N the grounds of a wooden shack, two girls are acting. One lies on the knees of
the other, who is crying over her mother's death. In the corner of the room, the
theater teacher seems in a trance. Eyes closed, he listens to the acting and singing
of the two children.
In another shack, ten kids are learning traditional dance. Nearby, in a crowded classroom
with no walls separating it from the street, pupils are studying the Khmer language.
The small wooden training center stands out amid all the grime and bustle of a squatter
community near the Bassac riverfront in central Phnom Penh. Across town, near the
Tuol Sleng museum, more children are arriving in the yard of a larger, three-storey
building. School bags over their shoulders, the older children head toward a line
of workshops. The younger ones walk to a school at the end of the street.
It's 9am and Tep Sao, 19, cleans his hands and brushes his hair before going to a
cookery class. He is excited: today he will learn how to cook fish with sour sauce.
"I have been here for a week. I want to find a job and I would rather learn
cooking than mechanics or anything else," he says.
Sao, who was jobless, jumped at the chance at being trained as a cook. With the little
English he speaks, he hopes he will be able to find a good job when he completes
Sao, who lives in the Bassac squatter area, is among dozens of streetkids learning
new skills at two training centers supported by the NGO Mith Samlanh, also known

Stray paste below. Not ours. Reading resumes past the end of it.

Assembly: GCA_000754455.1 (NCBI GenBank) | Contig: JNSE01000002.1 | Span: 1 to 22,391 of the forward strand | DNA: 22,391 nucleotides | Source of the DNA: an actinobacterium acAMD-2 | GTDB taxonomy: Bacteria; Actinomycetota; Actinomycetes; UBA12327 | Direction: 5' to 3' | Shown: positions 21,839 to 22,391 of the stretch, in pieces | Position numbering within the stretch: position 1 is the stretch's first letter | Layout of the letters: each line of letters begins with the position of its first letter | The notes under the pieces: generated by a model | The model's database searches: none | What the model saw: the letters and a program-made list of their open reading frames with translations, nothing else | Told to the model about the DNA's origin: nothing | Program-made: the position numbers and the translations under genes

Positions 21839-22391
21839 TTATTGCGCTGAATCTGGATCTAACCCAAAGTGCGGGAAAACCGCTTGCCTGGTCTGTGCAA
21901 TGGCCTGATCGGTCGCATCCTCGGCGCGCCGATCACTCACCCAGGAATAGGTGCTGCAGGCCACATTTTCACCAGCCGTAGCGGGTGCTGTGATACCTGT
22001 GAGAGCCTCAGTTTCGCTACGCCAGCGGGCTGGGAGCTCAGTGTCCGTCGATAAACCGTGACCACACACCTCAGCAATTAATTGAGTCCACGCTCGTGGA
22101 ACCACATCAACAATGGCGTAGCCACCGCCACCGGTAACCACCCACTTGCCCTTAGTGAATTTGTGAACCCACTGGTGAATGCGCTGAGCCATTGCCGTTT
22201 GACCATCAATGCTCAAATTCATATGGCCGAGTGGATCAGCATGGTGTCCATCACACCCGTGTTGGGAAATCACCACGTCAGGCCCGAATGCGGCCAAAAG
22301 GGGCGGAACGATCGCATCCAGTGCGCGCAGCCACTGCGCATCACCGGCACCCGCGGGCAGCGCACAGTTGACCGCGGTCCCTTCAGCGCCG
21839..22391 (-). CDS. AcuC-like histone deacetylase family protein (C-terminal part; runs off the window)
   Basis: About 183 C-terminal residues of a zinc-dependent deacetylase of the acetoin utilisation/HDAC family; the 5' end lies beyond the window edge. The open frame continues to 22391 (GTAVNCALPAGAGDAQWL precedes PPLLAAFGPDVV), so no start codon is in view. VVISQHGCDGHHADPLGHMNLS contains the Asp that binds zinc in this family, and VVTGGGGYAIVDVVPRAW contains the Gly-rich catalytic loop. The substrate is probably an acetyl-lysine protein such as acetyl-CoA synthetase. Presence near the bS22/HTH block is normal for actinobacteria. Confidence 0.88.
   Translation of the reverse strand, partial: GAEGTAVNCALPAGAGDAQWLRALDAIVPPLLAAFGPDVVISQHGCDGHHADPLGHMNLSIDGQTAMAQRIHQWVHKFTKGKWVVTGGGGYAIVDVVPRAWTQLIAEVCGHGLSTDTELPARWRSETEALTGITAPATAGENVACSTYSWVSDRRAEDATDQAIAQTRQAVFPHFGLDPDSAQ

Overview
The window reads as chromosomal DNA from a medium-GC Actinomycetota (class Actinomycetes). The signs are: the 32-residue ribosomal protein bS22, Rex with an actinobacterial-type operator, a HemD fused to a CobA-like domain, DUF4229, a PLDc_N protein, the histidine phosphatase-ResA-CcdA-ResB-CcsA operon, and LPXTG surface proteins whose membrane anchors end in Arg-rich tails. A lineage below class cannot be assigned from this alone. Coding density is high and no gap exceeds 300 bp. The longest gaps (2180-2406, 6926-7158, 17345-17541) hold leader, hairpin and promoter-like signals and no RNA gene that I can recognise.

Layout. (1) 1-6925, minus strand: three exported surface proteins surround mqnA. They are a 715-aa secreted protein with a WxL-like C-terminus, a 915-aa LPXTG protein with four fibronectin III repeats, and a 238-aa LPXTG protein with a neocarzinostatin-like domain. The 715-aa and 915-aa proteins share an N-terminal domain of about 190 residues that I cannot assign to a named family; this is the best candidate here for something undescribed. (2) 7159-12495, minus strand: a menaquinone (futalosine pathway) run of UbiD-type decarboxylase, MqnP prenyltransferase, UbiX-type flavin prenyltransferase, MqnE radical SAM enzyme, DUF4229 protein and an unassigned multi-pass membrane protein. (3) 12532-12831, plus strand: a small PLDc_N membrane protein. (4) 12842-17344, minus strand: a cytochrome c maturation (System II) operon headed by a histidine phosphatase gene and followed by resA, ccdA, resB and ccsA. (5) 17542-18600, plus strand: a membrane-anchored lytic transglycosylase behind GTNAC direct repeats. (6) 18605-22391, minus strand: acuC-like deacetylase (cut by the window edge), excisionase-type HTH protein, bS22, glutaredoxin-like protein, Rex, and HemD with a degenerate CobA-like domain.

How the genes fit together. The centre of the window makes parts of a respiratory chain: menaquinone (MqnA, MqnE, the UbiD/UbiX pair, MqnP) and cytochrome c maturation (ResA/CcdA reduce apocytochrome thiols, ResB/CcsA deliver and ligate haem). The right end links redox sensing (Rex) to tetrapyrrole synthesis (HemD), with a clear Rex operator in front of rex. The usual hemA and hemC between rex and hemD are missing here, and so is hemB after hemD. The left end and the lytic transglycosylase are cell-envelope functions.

as Little Friends.
The NGO was started in 1994 by three Westerners who used to feed the streetkids near
the Central Market.
"We were giving them some food and then we met Mark Turgersen, who was doing
the same," said Sébastien Marot and Barbara Adams.
After a while, the three decided to open a house for streetkids, with their own money
and that of their friends. In August 1994, the house was opened and about 17 children
used it. Some stayed for good, others just came a few nights and then left, some
coming back occasionally. Many didn't want to give up the freedom they had on the
Two years later - and with funding from AusAid, Save the Children Fund and UNDP -
the NGO runs a residential house for about 50 streetkids near Tuol Tom Pong market,
a training center and school near Tuol Sleng and has just launched another training
program in the Bassac squatter area.
There is also a "day hotel" near the Central Market, where children who
don't want to live in the residence can visit. They have to pay 500 riel to get a
free meal, a place to rest and counseling.
The Tuol Sleng training center offers mechanics, carpentry, krama and mat weaving,
and other workshops. The NGO offers the chance for kids to learn skills, think about
their futures and escape the hardships of the street.
"Everyday, I was made to give any money I had to the big boys," says Chan
Seng, 14, of the youth gangs who roam the streets.
"One day I met a child who told me about the center. I decided to come here.